I now know where the expression "nipping it in the bud" comes from.
It refers to my apricot tree which every year thinks it's spring in early March, produces thousands of glorious blossoms believing warm weather is more than a fragile promise waiting to be broken one dark, cold night when the frost comes.
It's about to happen again this year, next week the weather woman says. In other words: Another year with no apricots. The abricotier stands in all its glory in the middle of the garden, surrounded by apple, cherry, plum and fig trees all understanding perfectly well -- and learning from experience -- one cannot trust mother nature. They're waiting patiently before they let their buds blossom.
One year, not because of the overly enthusiastic optimism of our apricot tree, but because it was a frost-free spring we actually had a little crop of beautiful, sweet, firm fruits. The ones we didn't eat, standing beneath the branches I used to make a clafoutis (pronounced, kla-foo-Tee) a sort of flan a la Française. A classic, easy to make dessert -- obviously, otherwise I couldn't make it -- everyone loves. Here follows as your cadeau de weekend, the recipe I use. It's a slight variation on that of Julia Child. (Some French cooks put alcohol in the batter or let the fruit macerate in a liqueur, but I think it's a shame to do that when the seasons for perfect fruit are so short.)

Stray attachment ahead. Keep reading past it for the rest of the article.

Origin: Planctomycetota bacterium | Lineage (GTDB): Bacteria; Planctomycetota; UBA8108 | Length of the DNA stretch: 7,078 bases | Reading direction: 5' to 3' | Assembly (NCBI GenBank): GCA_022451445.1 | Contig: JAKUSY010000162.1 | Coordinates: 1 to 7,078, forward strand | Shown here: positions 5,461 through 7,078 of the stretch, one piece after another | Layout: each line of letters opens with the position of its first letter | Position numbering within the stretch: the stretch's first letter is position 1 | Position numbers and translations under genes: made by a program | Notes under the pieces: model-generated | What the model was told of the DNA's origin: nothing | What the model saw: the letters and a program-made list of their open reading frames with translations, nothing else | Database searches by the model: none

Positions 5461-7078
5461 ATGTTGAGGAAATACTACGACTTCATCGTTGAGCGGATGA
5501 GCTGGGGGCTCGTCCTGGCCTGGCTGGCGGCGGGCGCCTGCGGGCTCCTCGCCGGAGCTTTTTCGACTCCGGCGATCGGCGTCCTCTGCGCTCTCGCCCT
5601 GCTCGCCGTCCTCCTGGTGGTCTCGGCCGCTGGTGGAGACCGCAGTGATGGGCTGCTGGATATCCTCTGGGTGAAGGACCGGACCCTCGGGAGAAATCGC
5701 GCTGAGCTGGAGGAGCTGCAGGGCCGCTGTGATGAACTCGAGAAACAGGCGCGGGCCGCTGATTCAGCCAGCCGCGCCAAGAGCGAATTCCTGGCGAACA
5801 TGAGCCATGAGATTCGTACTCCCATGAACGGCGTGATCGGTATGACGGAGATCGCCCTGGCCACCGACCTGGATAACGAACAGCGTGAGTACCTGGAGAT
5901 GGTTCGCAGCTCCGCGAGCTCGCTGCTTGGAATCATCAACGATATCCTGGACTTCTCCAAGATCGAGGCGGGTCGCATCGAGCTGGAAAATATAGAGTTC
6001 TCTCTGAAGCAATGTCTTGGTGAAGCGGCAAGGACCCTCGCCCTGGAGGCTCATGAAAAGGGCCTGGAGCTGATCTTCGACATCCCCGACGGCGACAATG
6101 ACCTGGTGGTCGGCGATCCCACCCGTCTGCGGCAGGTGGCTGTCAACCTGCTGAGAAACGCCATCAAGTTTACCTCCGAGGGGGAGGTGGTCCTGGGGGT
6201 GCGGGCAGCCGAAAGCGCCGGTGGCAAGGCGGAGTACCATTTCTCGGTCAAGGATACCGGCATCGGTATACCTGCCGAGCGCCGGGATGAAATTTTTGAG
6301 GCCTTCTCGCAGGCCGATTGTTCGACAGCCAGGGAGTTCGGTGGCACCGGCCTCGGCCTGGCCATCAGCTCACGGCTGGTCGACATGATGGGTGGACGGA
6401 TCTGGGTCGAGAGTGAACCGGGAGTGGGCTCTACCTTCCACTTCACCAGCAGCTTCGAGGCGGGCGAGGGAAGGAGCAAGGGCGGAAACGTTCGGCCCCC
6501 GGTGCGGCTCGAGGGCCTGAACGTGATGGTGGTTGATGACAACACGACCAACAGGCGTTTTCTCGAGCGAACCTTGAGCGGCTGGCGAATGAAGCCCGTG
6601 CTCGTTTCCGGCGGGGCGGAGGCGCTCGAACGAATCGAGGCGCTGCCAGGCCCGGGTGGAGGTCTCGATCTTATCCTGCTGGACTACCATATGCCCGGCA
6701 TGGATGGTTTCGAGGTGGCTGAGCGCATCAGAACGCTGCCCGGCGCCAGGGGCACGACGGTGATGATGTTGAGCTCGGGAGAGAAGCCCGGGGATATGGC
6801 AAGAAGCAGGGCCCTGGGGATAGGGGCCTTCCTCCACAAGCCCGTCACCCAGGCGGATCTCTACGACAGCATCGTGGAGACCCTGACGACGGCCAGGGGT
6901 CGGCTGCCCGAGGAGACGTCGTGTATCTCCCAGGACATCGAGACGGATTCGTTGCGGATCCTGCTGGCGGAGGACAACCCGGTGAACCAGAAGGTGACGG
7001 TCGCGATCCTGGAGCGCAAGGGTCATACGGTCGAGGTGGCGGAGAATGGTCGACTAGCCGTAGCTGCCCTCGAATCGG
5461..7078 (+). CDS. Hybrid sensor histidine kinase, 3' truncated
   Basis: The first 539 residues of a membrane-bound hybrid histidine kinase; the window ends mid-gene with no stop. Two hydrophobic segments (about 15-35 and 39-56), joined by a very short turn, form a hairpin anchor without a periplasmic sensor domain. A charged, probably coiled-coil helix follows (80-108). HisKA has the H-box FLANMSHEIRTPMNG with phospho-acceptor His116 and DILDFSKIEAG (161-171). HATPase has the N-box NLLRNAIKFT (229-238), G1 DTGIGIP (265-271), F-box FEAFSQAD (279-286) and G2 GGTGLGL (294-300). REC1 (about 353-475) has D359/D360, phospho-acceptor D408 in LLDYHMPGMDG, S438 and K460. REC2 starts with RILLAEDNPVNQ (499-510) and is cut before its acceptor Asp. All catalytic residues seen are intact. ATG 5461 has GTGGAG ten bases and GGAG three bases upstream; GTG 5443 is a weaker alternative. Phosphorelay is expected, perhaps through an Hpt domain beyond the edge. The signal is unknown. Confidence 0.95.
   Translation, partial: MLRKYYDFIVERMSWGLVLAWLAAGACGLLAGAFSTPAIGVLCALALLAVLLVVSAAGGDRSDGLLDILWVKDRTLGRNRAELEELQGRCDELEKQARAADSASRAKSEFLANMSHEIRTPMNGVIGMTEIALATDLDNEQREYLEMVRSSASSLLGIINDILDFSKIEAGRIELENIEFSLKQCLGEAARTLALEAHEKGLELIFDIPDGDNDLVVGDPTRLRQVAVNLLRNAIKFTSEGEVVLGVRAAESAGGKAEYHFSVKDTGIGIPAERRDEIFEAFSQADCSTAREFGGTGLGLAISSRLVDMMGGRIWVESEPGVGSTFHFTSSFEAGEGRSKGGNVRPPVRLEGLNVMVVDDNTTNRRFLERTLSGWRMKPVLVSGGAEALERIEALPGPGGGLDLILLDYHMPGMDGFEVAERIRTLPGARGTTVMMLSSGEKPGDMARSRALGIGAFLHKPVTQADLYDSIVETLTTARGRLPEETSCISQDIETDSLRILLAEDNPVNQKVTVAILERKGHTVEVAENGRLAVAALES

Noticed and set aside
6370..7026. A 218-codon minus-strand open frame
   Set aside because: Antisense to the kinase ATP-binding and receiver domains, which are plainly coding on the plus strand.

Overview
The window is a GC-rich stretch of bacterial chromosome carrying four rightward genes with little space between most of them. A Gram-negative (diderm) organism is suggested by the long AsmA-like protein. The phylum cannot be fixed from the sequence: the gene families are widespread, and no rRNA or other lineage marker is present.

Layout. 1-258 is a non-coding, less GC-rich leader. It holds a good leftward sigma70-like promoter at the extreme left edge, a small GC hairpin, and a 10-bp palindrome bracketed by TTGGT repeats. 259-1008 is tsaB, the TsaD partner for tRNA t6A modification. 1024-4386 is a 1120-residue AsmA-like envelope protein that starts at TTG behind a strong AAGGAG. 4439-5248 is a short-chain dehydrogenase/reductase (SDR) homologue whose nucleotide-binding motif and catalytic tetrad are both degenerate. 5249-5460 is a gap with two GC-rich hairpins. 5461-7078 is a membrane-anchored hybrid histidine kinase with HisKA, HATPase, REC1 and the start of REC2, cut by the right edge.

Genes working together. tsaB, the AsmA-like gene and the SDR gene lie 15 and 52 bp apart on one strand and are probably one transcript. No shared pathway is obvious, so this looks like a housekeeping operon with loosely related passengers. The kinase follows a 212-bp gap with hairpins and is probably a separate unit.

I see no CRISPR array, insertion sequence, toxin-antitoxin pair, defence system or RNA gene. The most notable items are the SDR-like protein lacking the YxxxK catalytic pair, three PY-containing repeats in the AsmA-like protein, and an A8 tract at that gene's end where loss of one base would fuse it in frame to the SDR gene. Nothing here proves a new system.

Clafouti is equally delicious with cherries, apples, pears, plums, blueberries, peaches, etc.
Clafoutis aux Abricots
Serves six to eight.
1 1/4 cup milk
1/3 cup granulated sugar
1 Tbs. vanilla
1/8 tsp. salt
1/2 cup sifted, all-purpose flour
1/3 cup sugar
*washed, pitted, cut into quarters apricots (about 12, but have more on hand just in case)
Pre-heat oven to 350 degrees
In a blender mix the milk, sugar, eggs, vanilla, salt and flour. Pour 1/4 inch of the liquid into a well buttered 8 cup fireproof baking dish. Place in the oven until a film of batter sets in the bottom of the dish. Remove and place the apricots over the batter, sprinkle on the remaining 1/3 cup of sugar and cover with the rest of the batter.
Bake for approximately 45 minutes to one hour. It will puff-up and brown. Plunge a knife into the center. When it comes out clean, the clafouti is done. Sprinkle top with powdered sugar and serve warm.
It's not a beautiful dessert, but that's part of its beauty, it's obviously homemade and it's mistake-free delicious.
(Picture of the clafouti aux abricots is from the French blog Caillou.)